Astronomy news for the week starting Friday, March 19, 1999.

The Moon will be in its waxing crescent phase the early part of the week as it grows through first quarter on Wednesday the 24th, that night rising just slightly gibbous. It, Venus, and Saturn play tag with each other, the outcome quite predictable. As the two planets draw closer, the Moon will pass just below the planetary pair the night of Friday, the 19th, the three making a glorious triangle in western twilight. Venus and Saturn then make their closest pass to each other, with brilliant Venus standing three degrees to the north of much more distant Saturn on Saturday the 20th. They will be closest during mid-afternoon in North America, but there will be little difference by the time they are visible, that night the Moon well up and to the left of the planets. The Moon also plays tag with Aldebaran, occulting (passing over) it on Monday the 22nd, the event visible in Europe and the Middle East.

Jupiter is too deep into twilight to be seen, setting only half an hour after the Sun, and Mercury is completely out of the action, as it passes inferior conjunction with the Sun (between us and the Sun) on Friday, the 19th. At such inferior conjunctions, Mercury and Venus almost always pass above or below the Sun. This year is special however, as on November 15 inferior conjunction occurs just as Mercury is crossing the ecliptic path, allowing us to witness a "transit" of Mercury and to watch it actually crawl slowly across the solar disk (for safety, observed by projection with the telescope only!). Transits of Mercury take place in May and November in 7 and 14 year cycles. Transits of Venus are much rarer, the last taking place in 1882, the next not until 2004, the twentieth century devoid of them.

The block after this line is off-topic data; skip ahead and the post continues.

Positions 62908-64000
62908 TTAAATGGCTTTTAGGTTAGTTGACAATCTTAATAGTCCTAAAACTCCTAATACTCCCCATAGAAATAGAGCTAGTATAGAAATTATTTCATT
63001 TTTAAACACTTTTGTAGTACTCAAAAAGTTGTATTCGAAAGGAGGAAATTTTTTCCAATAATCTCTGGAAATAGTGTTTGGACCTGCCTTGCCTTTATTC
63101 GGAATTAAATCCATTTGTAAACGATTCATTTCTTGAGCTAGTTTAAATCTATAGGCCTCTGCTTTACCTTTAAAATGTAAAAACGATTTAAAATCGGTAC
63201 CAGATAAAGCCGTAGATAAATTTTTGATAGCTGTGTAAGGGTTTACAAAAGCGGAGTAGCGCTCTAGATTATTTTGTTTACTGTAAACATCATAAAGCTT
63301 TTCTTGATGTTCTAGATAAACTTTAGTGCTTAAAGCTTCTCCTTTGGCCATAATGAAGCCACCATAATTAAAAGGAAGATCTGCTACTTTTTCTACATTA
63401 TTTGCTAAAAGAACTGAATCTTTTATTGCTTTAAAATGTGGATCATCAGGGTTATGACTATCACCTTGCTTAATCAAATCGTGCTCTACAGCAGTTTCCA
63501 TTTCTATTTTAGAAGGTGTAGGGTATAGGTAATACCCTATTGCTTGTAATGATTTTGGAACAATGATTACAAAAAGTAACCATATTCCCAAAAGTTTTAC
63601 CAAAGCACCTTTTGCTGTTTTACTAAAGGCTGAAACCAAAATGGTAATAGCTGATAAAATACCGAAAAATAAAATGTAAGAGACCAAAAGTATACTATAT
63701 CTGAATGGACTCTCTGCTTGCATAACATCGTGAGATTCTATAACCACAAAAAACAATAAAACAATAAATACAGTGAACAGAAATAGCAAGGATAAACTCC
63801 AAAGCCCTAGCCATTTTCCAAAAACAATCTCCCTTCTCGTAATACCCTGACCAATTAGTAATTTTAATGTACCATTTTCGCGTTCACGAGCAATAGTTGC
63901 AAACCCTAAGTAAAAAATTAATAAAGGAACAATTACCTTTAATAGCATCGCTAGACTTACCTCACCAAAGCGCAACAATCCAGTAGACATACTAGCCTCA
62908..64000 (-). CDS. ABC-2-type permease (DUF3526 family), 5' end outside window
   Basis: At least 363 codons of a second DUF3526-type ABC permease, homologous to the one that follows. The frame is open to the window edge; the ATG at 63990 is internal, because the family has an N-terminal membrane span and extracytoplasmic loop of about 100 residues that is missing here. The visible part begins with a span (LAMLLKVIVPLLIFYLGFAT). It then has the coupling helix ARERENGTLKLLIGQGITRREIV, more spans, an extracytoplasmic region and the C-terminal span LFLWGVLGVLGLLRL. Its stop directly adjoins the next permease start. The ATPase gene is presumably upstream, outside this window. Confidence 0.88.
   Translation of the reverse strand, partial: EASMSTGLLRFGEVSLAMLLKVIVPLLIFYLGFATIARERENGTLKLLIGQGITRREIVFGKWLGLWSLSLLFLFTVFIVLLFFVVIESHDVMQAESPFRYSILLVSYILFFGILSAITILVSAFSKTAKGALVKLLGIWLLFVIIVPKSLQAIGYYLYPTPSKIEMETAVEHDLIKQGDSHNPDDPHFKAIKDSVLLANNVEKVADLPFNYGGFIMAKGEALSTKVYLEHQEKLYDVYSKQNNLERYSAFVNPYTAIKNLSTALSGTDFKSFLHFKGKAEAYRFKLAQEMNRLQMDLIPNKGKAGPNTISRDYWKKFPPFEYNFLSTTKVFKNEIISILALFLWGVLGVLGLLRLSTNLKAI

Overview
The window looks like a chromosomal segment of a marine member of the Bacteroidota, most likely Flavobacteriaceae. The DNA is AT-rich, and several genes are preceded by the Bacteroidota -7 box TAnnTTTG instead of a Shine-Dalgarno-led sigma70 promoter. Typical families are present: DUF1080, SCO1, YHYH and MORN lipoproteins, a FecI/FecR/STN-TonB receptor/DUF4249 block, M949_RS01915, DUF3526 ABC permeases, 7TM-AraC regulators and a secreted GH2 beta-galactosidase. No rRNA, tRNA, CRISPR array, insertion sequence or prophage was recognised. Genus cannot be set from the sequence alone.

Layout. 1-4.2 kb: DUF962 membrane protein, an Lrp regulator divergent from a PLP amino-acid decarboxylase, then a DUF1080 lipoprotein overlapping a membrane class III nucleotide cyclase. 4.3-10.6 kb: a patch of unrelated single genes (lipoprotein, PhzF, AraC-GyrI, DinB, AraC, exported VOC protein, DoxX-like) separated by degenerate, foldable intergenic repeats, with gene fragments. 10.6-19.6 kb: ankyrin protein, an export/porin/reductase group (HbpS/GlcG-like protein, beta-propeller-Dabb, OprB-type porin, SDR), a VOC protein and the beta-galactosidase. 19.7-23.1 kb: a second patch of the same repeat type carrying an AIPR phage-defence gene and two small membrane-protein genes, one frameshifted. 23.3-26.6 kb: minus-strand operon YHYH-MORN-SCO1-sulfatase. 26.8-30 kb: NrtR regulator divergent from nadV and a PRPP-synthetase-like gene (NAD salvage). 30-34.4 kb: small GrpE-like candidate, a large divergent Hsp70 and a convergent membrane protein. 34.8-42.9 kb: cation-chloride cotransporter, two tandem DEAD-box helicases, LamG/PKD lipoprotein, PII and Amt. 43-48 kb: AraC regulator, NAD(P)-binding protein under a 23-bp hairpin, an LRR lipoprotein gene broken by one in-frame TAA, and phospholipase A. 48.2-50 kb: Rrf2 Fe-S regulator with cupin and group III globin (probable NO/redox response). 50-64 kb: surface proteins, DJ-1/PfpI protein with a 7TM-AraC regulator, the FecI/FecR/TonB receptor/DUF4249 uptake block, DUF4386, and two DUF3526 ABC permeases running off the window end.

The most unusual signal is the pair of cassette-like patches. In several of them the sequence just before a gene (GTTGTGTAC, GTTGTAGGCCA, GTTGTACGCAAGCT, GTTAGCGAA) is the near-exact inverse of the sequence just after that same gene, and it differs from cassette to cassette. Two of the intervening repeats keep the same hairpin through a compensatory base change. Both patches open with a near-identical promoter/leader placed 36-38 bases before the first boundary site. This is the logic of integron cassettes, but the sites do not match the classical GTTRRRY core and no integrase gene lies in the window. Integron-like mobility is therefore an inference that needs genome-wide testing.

The week's biggest event is the passage of the Sun across the vernal equinox in Pisces at 7:46 PM Central Time on Saturday, March 20 (the event celebrated by the conjunction of Venus and Saturn!), or 01 hours 46 minutes Greenwich Time, Sunday, March 21, marking the beginning of astronomical spring in the northern hemisphere and of astronomical autumn in the southern. At that moment, the Sun crosses the celestial equator and passes into the northern celestial hemisphere. The Earth's axis will be perpendicular to the direction to the Sun, the Sun will rise due east and set due west, will pass overhead at the Earth's equator, and the days and nights will be of approximately equal length. In fact, the day will be a few minutes longer than the night because the Sun is a disk rather than a point and because refraction by the Earth's atmosphere at sunrise and sunset raises the Sun about half a degree above its actual position.
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